The Annotated Guide to a New Rails Application
Published: July 28, 2020
Updated: September 20, 2020
I love Ruby on Rails. I think it’s a fantastic framework for web applications. I highly recommend it and I thoroughly enjoy working with it.
I’ve been lucky enough to work extensively with Rails on many different projects over many different years. Most Rails development, like most software development, happens on long-lived projects. A well-established and well-configured project is an absolute joy to work in and collaborate on.
But a new Rails project doesn’t have many of the little tweaks and additions that make things so nice for me. I end up spending a lot of time and frustration repeating the same steps in every application.
This guide is an effort to make those steps faster and easier. The goal is to create a smooth and rapid path from zero to a codebase I love working in.
What This Is Not
This is not a beginner’s guide
I will explain things as simply as I can, but there will likely be some important information left out. If you do not understand a recommendation, you might not understand the consequences.
This is not something to apply blindly
Examine every bit of the advice herein to see if it is right for you, your project, and your team before applying it. That’s what the annotations are for.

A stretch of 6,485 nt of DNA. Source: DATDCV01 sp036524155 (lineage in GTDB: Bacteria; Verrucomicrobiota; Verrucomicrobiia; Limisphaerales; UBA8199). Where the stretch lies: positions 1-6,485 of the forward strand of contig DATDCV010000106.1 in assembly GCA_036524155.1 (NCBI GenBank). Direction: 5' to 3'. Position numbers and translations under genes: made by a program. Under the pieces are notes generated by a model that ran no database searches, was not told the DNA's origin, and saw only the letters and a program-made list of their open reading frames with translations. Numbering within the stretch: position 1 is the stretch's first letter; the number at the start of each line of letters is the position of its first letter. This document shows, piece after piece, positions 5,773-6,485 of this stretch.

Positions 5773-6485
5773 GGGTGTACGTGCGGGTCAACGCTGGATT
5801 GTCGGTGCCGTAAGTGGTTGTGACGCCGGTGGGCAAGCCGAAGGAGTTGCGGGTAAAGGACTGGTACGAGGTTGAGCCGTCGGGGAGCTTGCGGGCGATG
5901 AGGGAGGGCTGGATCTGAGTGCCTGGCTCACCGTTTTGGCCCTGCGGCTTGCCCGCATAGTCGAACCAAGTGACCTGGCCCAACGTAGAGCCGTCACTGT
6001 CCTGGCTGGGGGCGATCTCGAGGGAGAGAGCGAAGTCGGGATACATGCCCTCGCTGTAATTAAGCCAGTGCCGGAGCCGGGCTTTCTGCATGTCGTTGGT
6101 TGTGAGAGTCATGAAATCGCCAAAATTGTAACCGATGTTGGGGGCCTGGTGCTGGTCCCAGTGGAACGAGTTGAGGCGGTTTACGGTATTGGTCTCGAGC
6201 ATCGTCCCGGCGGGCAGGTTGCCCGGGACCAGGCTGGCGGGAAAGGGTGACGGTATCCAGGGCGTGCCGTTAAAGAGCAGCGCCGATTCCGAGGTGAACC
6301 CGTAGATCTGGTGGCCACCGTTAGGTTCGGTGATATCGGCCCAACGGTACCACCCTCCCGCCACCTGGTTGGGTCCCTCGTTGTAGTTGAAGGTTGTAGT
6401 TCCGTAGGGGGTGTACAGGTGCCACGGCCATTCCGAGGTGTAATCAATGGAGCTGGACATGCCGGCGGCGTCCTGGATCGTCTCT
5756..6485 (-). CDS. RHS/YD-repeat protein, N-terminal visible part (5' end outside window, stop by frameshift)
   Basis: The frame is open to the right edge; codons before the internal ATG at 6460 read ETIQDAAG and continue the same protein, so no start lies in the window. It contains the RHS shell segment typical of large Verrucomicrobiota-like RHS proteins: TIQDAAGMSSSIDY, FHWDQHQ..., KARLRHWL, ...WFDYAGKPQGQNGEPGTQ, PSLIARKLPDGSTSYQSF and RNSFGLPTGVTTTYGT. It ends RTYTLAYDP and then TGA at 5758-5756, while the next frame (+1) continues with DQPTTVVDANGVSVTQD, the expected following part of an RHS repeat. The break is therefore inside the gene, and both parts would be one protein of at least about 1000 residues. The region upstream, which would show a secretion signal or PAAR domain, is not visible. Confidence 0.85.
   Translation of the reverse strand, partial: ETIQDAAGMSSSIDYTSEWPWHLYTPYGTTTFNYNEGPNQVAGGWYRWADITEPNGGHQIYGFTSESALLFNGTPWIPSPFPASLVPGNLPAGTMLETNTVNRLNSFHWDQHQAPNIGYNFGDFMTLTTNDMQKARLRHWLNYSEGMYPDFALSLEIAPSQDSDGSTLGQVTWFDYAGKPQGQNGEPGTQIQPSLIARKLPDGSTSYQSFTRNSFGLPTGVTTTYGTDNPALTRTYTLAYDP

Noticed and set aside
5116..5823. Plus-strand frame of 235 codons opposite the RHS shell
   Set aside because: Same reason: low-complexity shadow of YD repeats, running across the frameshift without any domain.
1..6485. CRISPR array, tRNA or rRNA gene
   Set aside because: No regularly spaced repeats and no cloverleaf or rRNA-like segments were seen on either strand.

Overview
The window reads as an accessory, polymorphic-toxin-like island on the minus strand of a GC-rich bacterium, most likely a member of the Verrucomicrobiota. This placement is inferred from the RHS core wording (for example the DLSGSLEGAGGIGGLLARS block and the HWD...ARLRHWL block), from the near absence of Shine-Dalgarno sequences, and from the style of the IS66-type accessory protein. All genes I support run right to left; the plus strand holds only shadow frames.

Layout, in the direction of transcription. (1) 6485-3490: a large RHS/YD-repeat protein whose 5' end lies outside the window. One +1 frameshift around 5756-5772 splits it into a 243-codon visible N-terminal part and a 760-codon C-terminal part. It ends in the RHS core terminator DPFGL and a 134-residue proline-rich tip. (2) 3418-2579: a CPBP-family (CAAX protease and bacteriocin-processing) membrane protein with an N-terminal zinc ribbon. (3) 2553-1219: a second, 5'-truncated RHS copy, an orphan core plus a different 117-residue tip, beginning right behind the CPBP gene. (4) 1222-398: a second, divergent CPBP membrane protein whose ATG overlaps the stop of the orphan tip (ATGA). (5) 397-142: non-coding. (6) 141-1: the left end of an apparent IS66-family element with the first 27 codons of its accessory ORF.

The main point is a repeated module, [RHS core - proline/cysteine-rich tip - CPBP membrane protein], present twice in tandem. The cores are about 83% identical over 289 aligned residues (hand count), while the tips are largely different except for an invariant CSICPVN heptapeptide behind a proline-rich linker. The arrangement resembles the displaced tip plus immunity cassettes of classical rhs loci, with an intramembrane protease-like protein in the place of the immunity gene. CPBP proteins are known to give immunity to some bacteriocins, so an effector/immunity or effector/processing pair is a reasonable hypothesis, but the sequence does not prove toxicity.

This is not static
The world changes and I change with it. My preferences and recommendations are in constant flux. This guide will change with them.
This is not an automated setup script
There is no point in automating something that will change every time you do it.
If you want an automated setup script, take a look at Suspenders. It is a Rails template created by Thoughtbot with their standard defaults. They make a lot of good choices, some of which I will certainly draw from.
Use the right version of Ruby for the job.
Creating a brand new Rails application.
Use version control to make changes with confidence.
Remove problematic language from your Git setup.
Accurately record changes made while pairing by adding multiple authors to your commits.
If your code is open source, make sure people know.
Ensure a safe and welcoming environment by adopting a code of conduct.